If you feel like your sleep quality has been declining the older you get, you might be right. “People tend to have 2 to 3 percent less deep sleep per decade [of age],” Benjamin says. “Plus, as people get older, they tend to take longer to fall asleep.” Some sleep pattern shifts are normal, but if you frequently find yourself lacking energy or feeling sleepy during the day, consider taking steps — such as the ones outlined here — to get back in control of your sleep rhythms. And if you’re truly struggling, speak up. “You should make sleep health part of your routine conversations with your physician at your annual wellness checkups,” Singh says. “Once you get past 50, sleep problems become more prevalent.”

32. Get checked for sleep apnea

If you snore loudly — especially if your sleep partner says they sometimes hear you gasping for air — ask your doctor if you could have sleep apnea, a potentially serious disorder that disrupts breathing. “Not everyone who snores has sleep apnea, but it’s a pretty good indicator that you could have sleep apnea,” Dutt says. Though obstructive sleep apnea commonly affects men and those with a high body mass index, “anyone can have sleep apnea,” Roth says. Your physician may send you to a lab for an overnight sleep test or order an at-home sleep apnea test as a first step in screening you for the condition. Don’t let embarrassment about snoring prevent you from seeking an evaluation. Left untreated, sleep apnea can lead to a host of health problems, including diabetes, stroke and heart attacks.

33. Time your prescriptions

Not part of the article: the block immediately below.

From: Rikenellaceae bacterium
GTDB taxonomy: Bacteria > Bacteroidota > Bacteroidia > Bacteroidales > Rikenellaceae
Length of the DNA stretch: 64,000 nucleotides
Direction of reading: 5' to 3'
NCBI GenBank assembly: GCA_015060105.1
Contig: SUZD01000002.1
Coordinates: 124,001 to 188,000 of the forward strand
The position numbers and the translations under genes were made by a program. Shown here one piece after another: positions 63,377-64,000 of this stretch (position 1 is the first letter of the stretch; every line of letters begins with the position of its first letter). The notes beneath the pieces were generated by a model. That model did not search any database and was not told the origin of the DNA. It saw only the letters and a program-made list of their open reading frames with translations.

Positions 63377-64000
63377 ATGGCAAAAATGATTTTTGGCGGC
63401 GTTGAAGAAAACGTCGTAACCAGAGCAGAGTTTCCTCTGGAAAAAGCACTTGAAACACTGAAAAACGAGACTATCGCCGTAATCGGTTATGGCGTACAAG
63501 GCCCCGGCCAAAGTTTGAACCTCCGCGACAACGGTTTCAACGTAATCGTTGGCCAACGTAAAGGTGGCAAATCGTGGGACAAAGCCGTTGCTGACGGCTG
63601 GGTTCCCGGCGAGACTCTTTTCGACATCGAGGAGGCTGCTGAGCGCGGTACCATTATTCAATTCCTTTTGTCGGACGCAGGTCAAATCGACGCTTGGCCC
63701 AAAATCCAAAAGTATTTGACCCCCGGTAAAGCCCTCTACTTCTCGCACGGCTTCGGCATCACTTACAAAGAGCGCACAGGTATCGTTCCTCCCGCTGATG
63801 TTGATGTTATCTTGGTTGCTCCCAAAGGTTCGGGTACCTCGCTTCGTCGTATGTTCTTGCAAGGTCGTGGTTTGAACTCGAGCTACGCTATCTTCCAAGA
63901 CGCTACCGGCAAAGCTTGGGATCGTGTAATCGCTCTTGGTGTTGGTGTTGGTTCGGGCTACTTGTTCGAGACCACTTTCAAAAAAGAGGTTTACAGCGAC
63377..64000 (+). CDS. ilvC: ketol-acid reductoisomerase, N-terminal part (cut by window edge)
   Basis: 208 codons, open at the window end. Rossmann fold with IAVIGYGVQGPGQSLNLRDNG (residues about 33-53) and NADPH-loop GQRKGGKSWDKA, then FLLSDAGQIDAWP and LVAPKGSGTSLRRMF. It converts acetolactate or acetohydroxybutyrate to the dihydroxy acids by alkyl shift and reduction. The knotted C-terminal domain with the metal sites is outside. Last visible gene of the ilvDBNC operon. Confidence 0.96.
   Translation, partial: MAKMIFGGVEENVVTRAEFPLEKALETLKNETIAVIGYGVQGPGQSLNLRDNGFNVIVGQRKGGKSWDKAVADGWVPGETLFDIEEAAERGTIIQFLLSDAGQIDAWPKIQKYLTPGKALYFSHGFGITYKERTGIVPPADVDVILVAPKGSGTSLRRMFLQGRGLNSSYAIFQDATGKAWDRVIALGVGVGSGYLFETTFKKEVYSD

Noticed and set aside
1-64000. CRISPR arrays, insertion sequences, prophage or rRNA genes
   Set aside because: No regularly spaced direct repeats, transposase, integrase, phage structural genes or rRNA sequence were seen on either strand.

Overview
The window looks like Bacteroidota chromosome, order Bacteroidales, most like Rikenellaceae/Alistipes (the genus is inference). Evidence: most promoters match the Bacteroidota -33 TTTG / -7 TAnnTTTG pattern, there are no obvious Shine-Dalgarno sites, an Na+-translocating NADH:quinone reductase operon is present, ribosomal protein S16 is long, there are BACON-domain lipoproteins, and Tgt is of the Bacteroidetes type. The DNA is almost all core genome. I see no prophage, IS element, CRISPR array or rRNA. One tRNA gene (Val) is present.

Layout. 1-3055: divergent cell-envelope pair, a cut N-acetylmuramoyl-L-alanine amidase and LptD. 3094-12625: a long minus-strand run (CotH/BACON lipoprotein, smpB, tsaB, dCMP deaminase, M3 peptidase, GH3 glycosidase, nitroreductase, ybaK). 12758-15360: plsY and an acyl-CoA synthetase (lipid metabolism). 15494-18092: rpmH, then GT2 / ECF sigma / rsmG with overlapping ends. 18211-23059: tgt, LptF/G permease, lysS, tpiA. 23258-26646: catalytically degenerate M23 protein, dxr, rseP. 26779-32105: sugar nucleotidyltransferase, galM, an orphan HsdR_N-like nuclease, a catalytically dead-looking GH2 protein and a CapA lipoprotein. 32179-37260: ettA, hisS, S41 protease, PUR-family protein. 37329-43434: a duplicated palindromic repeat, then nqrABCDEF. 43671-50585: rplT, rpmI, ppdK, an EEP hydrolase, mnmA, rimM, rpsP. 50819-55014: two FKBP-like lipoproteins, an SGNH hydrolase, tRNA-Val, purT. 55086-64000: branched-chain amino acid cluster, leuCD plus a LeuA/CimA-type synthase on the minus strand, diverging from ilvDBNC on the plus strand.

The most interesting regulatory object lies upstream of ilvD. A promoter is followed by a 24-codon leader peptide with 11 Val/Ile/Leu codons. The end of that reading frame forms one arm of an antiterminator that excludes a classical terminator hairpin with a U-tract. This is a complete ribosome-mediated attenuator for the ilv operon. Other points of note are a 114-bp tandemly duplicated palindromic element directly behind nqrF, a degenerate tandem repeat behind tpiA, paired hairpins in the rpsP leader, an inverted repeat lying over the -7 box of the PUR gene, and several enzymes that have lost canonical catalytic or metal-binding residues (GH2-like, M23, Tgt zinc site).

The timing of your prescriptions and supplements can affect your sleep. Some, such as diuretics for blood pressure, can lead to more nighttime trips to the bathroom, says Karl Doghramji, M.D., director of the Jefferson Sleep Disorders Center in Philadelphia. Others, including antidepressant SSRIs (selective serotonin reuptake inhibitors), can energize or sedate. Ask your doctor about the best time to take meds to ensure they won’t interfere with your bedtime.

34. Don’t use antihistamines to sleep

Although taking the antihistamine Benadryl or the generic version, diphenhydramine, often has the welcomed side effect of drowsiness, the American Academy of Sleep Medicine does not recommend relying on them as a sleep aid. Typically, the sleep isn’t quality, and antihistamines’ other side effects — altered mental state, urinary retention, constipation and dry mouth — can lead to more problems.

35. Look closely at supplements

Don’t take melatonin or other herbal or hormonal supplements marketed as sleep aids without talking to your doctor first. You might be surprised to learn that “the American Academy of Sleep Medicine does not recommend the use of melatonin for the treatment of [chronic] insomnia,” Dutt says. “We do prescribe melatonin, but only for other, specific sleep disorders.” Every now and then is OK, but if you’re taking it more than once a week, you’re doing more harm than good. Use it sparingly — to get over jet lag, for instance.

36. Have your eyes checked

If you’re experiencing erratic sleep patterns — such as falling asleep early in the evening — cataracts could be the culprit. “Folks who have cataracts don’t get as much light coming into their eyes. So there's not a strong signal to the brain that it’s still daylight out, and they may fall asleep a little earlier,” Pelayo explains. Get your eyes checked and see about cataract correction surgery, if needed. Studies have shown that patients sleep better and have improved circadian rhythm once their cataracts are removed.

37. Think twice before reaching for sleep aids